Professor Andrew Loman’s Case for the Classics

“It’s my conviction that the graduates of our program will be better writers and thinkers for having ventured out of the relatable zone.”

It’s hard to write 1,000 articles a year, always in a hurry, without occasionally uttering a poorly considered paragraph here and there. In a recent Overcast article titled “MUN Drops Arts from Faculty of Arts,” Chad Pelley made such a remark.

“The department of English,” he wrote, “could re-evaluate its fixation on classic literature, since many modern students feel they can no longer relate to it — we live in a different world with different struggles now, hell, we doth not even speaketh like Shakespeare anymore.”

Professor Andrew Loman immediately provided the counterpoint below. Loman’s research interests and the broad range of the courses he teaches – from graphic novels to “American Literature to 1880” – illustrate not only his own diverse tastes, but the diversity of courses the department does indeed offer.

“Though I cheerfully accept Mr. Pelley’s broad argument that academic programs of study need to stay fresh,” Loman says, “I want to challenge him on two aspects of his characterization of my department: his declaration that our commitment to ‘classic literature’ amounts to a ‘fixation;’ and his intimation that contemporary students should ‘relate’ to the literary works they study at university.

“The first aspect is both wrongheaded in its preference for the contemporary and wrong in its facts; the second makes a dubious assumption about what literary criticism should do.”

“As professionals we have an obligation to familiarize students with our discipline, and since this discipline includes the study of older literature we teach it unapologetically. But in my (admittedly biased) view my colleagues teach those courses with imagination and verve.

To offer just one example, this semester my colleague Rob Ormsby, who’s a Shakespeare scholar, is teaching a graduate course setting early modern English literature in a global context. His students have examined how, for instance, Shakespeare’s contemporary John Fletcher represented seventeenth-century Indonesia on the Elizabethan stage. In putting such work before our students, Rob’s teaching them about the histories of globalization – a valuable curriculum in our interconnected present.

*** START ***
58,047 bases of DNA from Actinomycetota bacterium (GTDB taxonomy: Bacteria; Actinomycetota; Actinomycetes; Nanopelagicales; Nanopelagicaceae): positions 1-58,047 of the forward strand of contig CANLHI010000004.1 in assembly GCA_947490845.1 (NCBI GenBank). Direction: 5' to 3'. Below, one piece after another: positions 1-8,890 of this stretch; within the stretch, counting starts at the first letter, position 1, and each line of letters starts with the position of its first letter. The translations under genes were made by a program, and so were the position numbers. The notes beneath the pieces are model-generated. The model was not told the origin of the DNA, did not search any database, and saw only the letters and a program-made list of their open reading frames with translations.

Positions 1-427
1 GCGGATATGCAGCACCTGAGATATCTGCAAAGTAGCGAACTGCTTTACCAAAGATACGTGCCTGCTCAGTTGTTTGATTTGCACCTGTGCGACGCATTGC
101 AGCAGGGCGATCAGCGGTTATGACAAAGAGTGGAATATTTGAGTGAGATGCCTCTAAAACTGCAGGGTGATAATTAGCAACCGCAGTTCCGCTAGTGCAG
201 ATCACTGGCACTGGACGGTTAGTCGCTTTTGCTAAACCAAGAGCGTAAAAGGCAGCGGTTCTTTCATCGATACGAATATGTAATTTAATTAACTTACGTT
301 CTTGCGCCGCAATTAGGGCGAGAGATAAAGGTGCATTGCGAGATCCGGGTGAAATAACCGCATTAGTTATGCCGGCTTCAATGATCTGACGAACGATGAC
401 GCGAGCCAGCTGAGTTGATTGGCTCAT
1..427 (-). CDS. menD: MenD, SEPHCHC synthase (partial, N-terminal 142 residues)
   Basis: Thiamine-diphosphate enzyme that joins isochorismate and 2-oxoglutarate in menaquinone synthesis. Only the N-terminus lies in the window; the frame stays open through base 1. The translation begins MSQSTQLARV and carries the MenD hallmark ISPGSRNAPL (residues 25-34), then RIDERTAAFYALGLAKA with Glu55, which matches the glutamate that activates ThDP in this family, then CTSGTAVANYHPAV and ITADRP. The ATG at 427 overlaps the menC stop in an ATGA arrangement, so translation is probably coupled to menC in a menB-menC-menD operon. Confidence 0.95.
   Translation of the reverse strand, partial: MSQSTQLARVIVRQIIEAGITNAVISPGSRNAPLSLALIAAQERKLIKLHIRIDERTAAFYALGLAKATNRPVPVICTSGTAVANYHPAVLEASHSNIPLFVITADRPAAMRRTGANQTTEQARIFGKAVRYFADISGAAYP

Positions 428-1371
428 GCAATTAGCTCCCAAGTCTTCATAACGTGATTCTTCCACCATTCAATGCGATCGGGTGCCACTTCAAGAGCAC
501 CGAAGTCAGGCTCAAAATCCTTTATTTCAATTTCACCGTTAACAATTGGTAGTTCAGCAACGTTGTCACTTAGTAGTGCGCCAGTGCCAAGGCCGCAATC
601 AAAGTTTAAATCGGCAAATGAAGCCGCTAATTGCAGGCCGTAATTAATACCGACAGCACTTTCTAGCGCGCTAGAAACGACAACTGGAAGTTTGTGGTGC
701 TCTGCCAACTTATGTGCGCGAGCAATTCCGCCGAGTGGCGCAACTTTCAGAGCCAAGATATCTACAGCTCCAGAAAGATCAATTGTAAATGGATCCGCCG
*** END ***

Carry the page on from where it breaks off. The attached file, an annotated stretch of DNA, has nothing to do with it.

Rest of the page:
“Meanwhile Mr. Pelley is wrong to intimate that we don’t teach contemporary literature. In fact, we teach a wide range of contemporary texts and new literary forms. By way again of a single illustrative example, I’ll mention my colleague Nancy Pedri, a comics specialist whose reading lists include the profound, beautiful, and complex works of Alison Bechdel, David Mazzhucchelli, and Marjane Satrapi.

“And as for Mr. Pelley’s assertion that students don’t feel they can relate to Shakespeare. In my experience he’s wrong. But in any case there are limits to how thoroughly one should craft reading lists in hopes that students can ‘relate’ to what they’re reading. Shouldn’t it be a goal of universities to widen students’ horizons? To show them that their world is larger and stranger and older than they imagined?

“One of Mr. Pelley’s gestures towards critique of the contemporary university is that it’s now a business, not an institute for higher learning. That indictment of universities is fashionable, and there’s considerable warrant for it. But what, to your ears, sounds more in keeping with the goals of business: to offer up something that students find cozily familiar – ‘relatable’ – or to challenge them with unfamiliar and difficult works?

“It’s my conviction that the graduates of our program will be better writers and thinkers for having ventured out of the relatable zone.”

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